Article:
Tim McDonald was fed up.
After multiple free agent visits in 1993, the Cardinals All-Pro safety had been promised lots of things by lots of teams, but had yet to nail down a contract offer commensurate with his worth.
At the owners meetings in Palm Springs, California in late March, McDonald vented his dissatisfaction to Cameron Crowe, a burgeoning screenwriter who was tagging along for background on a movie he planned to shoot down the road.
"I had taken a trip to Tampa, and I had taken a trip to Philadelphia to meet their organizations," McDonald said earlier this year from his home in Rancho Cucamonga, California. "I remember being a little frustrated having to go through all this process, and wanting to get it over real quick.
"I remember talking to my agent (Leigh Steinberg) and telling him, 'Hey, I don't want to do too many more of these trips. Let's get this thing done. At some point in time, someone needs to show me some money.'"
McDonald swears the phrase was not a big deal at the time. He eventually did get the contract he wanted, signing with the 49ers for five years and $12.75 million.
More notably, Crowe latched on to those words and, after a slight tweak, turned it into cinematic gold. A quarter century later, it's impossible to hear 'Show Me The Money' without immediately picturing Cuba Gooding Jr. and Tom Cruise repeating it back to one another at increasingly strong decibels.
McDonald had no idea what he started, but chuckles softly at his indelible contribution to the Hollywood blockbuster, Jerry Maguire.
"Cameron Crowe was really good to talk to, and he asked a lot of questions about the process," McDonald said. "I kept wondering in my mind, 'What kind of movie is this?' Free agency didn't sound like much. It was kind of surprising. It was kind of different. But to see the movie, once it came out, it all made sense to me what he was doing and how he put it together."
After it hit theaters in 1996, 'Jerry Maguire' became one of the most memorable movies of all-time, as the story about an NFL agent (Cruise) and his client (Gooding) grossed more than $273 million and earned Gooding, Jr. a Best Supporting Actor nod at the Academy Awards.
Such smashing success was unknown in the years prior, but McDonald agreed to go along for the ride, as did his former organization.
Gooding's character, Rod Tidwell, played wide receiver for the Cardinals, and the team allowed Crowe – who declined an interview for this story – to use its practice facility to shoot many scenes.
The famous 'Help me, help you' conversation between Cruise and Gooding took place in the bathroom and locker room in Tempe.
Former Cardinals defensive end Bertrand Berry recognized the setup during his free agent trip to the facility in 2004 and later found himself re-enacting the scene after signing.
"When I saw it, I just couldn't believe how true to life it was," Berry said. "I thought that maybe they had generated a locker room. I knew that it was set in Phoenix, and it was the Cardinals and all that stuff, but it was as true to life as it could possibly be."
The Cardinals' practices were often held on the same days as the movie production, but generally at different times. However, former Cardinals wide receiver Frank Sanders said there were moments when he ran into the actors.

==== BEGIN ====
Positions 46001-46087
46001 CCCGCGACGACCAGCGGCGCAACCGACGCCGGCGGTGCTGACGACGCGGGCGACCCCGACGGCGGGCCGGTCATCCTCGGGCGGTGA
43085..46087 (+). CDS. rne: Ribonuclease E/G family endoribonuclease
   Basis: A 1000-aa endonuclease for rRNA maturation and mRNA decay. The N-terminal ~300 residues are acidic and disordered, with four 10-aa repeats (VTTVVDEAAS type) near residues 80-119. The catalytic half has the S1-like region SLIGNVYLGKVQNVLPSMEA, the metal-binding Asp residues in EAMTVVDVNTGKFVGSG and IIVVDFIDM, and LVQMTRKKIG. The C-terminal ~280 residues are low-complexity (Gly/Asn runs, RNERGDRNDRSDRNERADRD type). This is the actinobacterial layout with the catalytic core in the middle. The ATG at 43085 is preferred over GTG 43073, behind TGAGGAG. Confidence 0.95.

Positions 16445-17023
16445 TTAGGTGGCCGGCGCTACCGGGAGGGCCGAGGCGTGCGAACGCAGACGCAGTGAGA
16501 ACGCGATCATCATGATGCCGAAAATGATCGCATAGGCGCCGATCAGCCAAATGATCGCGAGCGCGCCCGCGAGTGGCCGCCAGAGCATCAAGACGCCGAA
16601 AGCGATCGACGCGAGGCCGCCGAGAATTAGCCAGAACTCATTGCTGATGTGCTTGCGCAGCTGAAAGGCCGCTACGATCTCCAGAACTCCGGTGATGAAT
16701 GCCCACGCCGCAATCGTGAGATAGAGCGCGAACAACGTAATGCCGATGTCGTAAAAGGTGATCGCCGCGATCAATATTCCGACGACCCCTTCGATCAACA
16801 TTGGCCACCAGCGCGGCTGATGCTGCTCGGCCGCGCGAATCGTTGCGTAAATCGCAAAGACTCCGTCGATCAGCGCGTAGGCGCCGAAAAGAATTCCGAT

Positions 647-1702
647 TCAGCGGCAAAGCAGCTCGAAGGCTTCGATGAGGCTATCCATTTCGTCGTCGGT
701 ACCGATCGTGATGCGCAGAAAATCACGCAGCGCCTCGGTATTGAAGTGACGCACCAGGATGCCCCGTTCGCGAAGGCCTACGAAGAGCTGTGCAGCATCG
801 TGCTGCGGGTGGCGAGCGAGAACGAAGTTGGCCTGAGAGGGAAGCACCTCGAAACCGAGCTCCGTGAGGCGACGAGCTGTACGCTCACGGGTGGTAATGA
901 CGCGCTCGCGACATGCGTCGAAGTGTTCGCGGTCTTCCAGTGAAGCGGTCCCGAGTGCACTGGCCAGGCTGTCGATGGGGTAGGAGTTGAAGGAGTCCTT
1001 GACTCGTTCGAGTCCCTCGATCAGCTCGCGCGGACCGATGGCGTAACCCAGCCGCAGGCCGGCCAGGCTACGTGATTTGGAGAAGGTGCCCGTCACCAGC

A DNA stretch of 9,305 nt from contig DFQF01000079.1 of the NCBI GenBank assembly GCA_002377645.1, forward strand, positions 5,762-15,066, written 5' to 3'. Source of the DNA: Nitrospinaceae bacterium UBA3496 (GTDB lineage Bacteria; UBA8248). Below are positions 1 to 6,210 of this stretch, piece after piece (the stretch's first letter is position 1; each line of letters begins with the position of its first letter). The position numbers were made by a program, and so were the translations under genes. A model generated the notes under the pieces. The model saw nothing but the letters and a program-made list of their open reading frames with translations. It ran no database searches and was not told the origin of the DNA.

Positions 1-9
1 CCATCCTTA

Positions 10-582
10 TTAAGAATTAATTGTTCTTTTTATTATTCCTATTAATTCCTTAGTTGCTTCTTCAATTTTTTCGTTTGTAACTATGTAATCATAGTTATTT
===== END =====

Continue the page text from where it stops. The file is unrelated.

"I'm sitting in my locker room, and I'm walking back toward the restroom area, shower area, hot tub area, and I can see that Tom's in there," Sanders said. "Tom Cruise's name is much bigger than his height, and I didn't think that was him. But I knew it was him based on his hair and his style.
"He looked and said, 'Hey.' He just kind of washed his hands and turned and went the other way out. I guess seeing a star is like seeing a shooting star. You wish upon it and then you just don't get that wish. That's kind of what it felt like to me to watch him come in, and then go out the other way."
Game footage from the Cardinals' Christmas Night clash against the Cowboys in 1995 was used in the movie, and the production crew shot other scenes that evening.
"We're running out for the start of the game," said former Cardinals receiver Anthony Edwards. "We run out and I see this number 85. And I know that's not Rob Moore, and this guy's running out with us. And in my mind, I'm thinking, like, 'Who is this guy?'"
Gooding, Jr. had yet to be cast as Tidwell, but the producers got the shots they needed, including the iconic touchdown scene in the south end zone of Sun Devil Stadium at intermission.
"We're playing a game and they came in and said, 'Hey, halftime is going to be a little longer than usual, because they've got to shoot a segment when they're in the end zone,'" Sanders said. "The spin. And then when you're coming back out of the tunnel, you're seeing cameras and people walk by you."
More production took place at the facility in the spring of 1996, but was nearly postponed because Gooding sprained his knee on the first day of filming.
"We got him off the field with a cart," said John Omohundro, the Cardinals' trainer at the time. "He came in and got over there on Table No. 2. We give him first aid, and he says, 'I can't believe I hurt my knee.' I said, 'Well, you're going for authenticity.'"
In the midst of Gooding's treatment, a producer had him stand up and re-enter the room so the crew could film it. The audio engineers had previously shut off the ice machine because it was too loud during scenes, and it had to be turned back on so Omohundro could tend to Gooding.
"We had our little moments of crisis that we had to iron out," Omohundro said with a laugh.